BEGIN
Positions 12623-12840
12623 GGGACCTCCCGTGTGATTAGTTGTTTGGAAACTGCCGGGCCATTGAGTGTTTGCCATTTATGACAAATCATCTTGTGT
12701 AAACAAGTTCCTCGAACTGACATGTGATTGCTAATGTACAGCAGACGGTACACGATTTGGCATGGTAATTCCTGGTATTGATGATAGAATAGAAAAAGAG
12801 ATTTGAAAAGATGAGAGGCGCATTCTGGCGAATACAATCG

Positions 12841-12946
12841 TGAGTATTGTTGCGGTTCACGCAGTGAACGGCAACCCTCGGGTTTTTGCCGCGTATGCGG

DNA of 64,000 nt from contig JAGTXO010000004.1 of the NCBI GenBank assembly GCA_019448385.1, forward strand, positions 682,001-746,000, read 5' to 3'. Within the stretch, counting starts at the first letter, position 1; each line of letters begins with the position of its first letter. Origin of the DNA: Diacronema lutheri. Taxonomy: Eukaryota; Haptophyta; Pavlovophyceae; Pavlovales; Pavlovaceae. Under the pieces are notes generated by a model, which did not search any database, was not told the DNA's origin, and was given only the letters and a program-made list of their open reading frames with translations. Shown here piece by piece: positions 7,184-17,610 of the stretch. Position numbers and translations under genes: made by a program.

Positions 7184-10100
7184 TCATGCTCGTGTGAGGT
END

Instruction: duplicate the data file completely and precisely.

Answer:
Positions 12623-12840
12623 GGGACCTCCCGTGTGATTAGTTGTTTGGAAACTGCCGGGCCATTGAGTGTTTGCCATTTATGACAAATCATCTTGTGT
12701 AAACAAGTTCCTCGAACTGACATGTGATTGCTAATGTACAGCAGACGGTACACGATTTGGCATGGTAATTCCTGGTATTGATGATAGAATAGAAAAAGAG
12801 ATTTGAAAAGATGAGAGGCGCATTCTGGCGAATACAATCG

Positions 12841-12946
12841 TGAGTATTGTTGCGGTTCACGCAGTGAACGGCAACCCTCGGGTTTTTGCCGCGTATGCGG

DNA of 64,000 nt from contig JAGTXO010000004.1 of the NCBI GenBank assembly GCA_019448385.1, forward strand, positions 682,001-746,000, read 5' to 3'. Within the stretch, counting starts at the first letter, position 1; each line of letters begins with the position of its first letter. Origin of the DNA: Diacronema lutheri. Taxonomy: Eukaryota; Haptophyta; Pavlovophyceae; Pavlovales; Pavlovaceae. Under the pieces are notes generated by a model, which did not search any database, was not told the DNA's origin, and was given only the letters and a program-made list of their open reading frames with translations. Shown here piece by piece: positions 7,184-17,610 of the stretch. Position numbers and translations under genes: made by a program.

Positions 7184-10100
7184 TCATGCTCGTGTGAGGT